Editor’s note: Victoria Bromley’s film, The World’s Most Wanted Animal premiered on PBS on May 23, 2018. Below she gives some insight into what led her to the project and the plight of pangolins today.
I first became aware of Maria Diekmann and Honey Bun when I saw a short film that Sanne [Sanne Christophersen, Assistant Producer for The World’s Most Wanted Animal] had shot with them in 2016. Maria’s expertise and passion for pangolins was undeniable, she was putting her own safety at risk to rescue individual animals from being sold into the black market. It was clear she would be a powerful central character and her bond with Honey Bun would offer us unparalleled access to explore the behavior and personality of this little-filmed creature.
To understand why Honey Bun, an African Cape pangolin, and her species are so under threat we needed to explain the extent of the international illegal trade. We wanted to address the global crisis and the potential extinction faced by all pangolin species.
When I began research for the film I was struck by how little studied pangolins actually are. Shy of humans and difficult to track, they are extremely challenging for scientists to monitor in the wild. A Google search for “how long do pangolins live?”, returned the answer “it is unknown how long pangolins can live in the wild.” The fact that there are no estimates for how many pangolins are left in the world was especially disturbing, as we started to grasp the scale of the illegal trade.
We studied data collected by TRAFFIC and began monitoring news reports on pangolin trafficking, which were alarmingly frequent. For myself and researcher Harry Lawrence, sharing our findings often felt like group therapy. Increased protections for pangolins recently introduced by CITES (in 2016 international trade in all eight species was made illegal) seemed to be leading to more action by authorities and 2017 saw some of the largest seizures of pangolin contraband on record.
It was also clear that there was a considerable fight for pangolins underway. While customs agencies in Asia are stepping up their game, organizations like Save Vietnam’s Wildlife are working tirelessly to rescue and return pangolins to the wild. A high-profile campaign, by the charity WildAid featuring celebrities like Jackie Chan and Angelababy, aims to reduce the demand for pangolin products in China. This felt like a really important element if we were going to tell a well-rounded, honest story.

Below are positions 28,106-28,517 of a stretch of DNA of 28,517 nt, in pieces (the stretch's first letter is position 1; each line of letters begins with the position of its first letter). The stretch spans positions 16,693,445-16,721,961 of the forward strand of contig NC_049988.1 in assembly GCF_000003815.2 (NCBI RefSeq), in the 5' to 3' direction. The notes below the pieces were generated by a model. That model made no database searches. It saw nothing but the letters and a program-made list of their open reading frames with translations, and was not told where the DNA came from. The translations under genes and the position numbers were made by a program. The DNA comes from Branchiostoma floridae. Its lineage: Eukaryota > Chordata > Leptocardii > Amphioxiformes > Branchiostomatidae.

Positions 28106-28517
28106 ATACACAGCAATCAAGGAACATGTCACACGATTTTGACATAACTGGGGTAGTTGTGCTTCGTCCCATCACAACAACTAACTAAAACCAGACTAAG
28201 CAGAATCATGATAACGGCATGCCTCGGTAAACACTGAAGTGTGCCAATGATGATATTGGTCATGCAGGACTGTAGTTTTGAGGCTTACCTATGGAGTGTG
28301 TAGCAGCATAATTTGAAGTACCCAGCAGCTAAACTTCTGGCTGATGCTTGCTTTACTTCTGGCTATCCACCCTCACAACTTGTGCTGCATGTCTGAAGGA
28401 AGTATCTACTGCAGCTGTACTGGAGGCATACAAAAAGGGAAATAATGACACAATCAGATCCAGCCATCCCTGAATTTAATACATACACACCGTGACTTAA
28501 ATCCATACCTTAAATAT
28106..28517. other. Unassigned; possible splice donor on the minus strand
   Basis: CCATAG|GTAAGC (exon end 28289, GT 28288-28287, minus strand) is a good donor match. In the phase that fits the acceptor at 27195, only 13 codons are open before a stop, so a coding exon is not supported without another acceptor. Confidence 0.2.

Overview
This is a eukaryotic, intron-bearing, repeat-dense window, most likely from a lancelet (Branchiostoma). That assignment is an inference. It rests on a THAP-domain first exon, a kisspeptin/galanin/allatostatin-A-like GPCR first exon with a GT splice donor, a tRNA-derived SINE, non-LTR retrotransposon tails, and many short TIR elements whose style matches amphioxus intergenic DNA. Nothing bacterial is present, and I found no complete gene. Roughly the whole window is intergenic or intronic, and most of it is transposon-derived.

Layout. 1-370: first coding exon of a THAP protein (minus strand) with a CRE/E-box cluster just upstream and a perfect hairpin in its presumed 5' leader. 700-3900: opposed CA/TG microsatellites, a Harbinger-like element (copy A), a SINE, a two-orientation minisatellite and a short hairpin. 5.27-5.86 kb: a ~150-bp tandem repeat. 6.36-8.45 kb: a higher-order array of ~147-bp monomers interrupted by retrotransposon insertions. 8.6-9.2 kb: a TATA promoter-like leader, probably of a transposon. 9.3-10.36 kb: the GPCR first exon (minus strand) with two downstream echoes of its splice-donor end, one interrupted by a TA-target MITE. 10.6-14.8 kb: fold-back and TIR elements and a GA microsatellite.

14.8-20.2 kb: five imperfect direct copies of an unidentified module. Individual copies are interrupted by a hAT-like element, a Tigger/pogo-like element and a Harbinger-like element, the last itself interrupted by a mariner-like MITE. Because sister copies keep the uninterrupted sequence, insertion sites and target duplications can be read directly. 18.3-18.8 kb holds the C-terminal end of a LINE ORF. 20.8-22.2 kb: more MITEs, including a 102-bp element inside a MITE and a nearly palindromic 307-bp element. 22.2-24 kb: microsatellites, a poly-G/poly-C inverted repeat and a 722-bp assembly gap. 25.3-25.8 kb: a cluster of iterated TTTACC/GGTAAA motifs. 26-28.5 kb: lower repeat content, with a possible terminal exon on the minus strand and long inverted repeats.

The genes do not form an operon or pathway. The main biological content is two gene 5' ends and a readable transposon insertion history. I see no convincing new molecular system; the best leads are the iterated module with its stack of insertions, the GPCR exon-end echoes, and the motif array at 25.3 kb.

It is easy to dismiss Traditional Chinese Medicine (TCM) as a cruel industry, not supported by modern medicine, while forgetting that many people in the West swear by homeopathy and other scientifically unsupported cures. Pangolins scales have been used as a remedy in China for centuries and demand for scales, imported to China illegally, continues. But we wanted to show how attitudes to TCMs are evolving and how a younger generation is leading a change in attitude and dispelling common misunderstandings about products made with wild animals.
While we spent over a month filming in Namibia, we had only a short window for filming in Asia; Maria could not be away from Honey Bun for too long.
Over two weeks we travelled from the jungles of Vietnam to the bustling cities of Thailand and China, culminating with Maria’s meeting with Angelababy, one of China’s biggest megastars. It was hard to comprehend just how famous Angelababy is in China, but arriving into the airport and seeing her face plastered on billboards gave us a sense of her influence. In person was very friendly and relaxed, and she and Maria instantly bonded over their affection for pangolins and the adorable footage that Maria shared of Honey Bun.
This meeting initiated an amazing collaboration. WildAid’s previous campaigns had featured footage from police raids, showing injured and distressed pangolins. Maria’s relationship with Honey Bun offered them unique access to film a healthy pangolin in its natural habitat. They worked with Maria to produce a campaign video and when it launched online over 25 million people in China watched it on just the first day.
It’s surreal to think that the same Honey Bun that we had spent hours following and filming quietly in the Namibian bush is now a part of an international effort to save her kind. She seems to have taken it in her stride!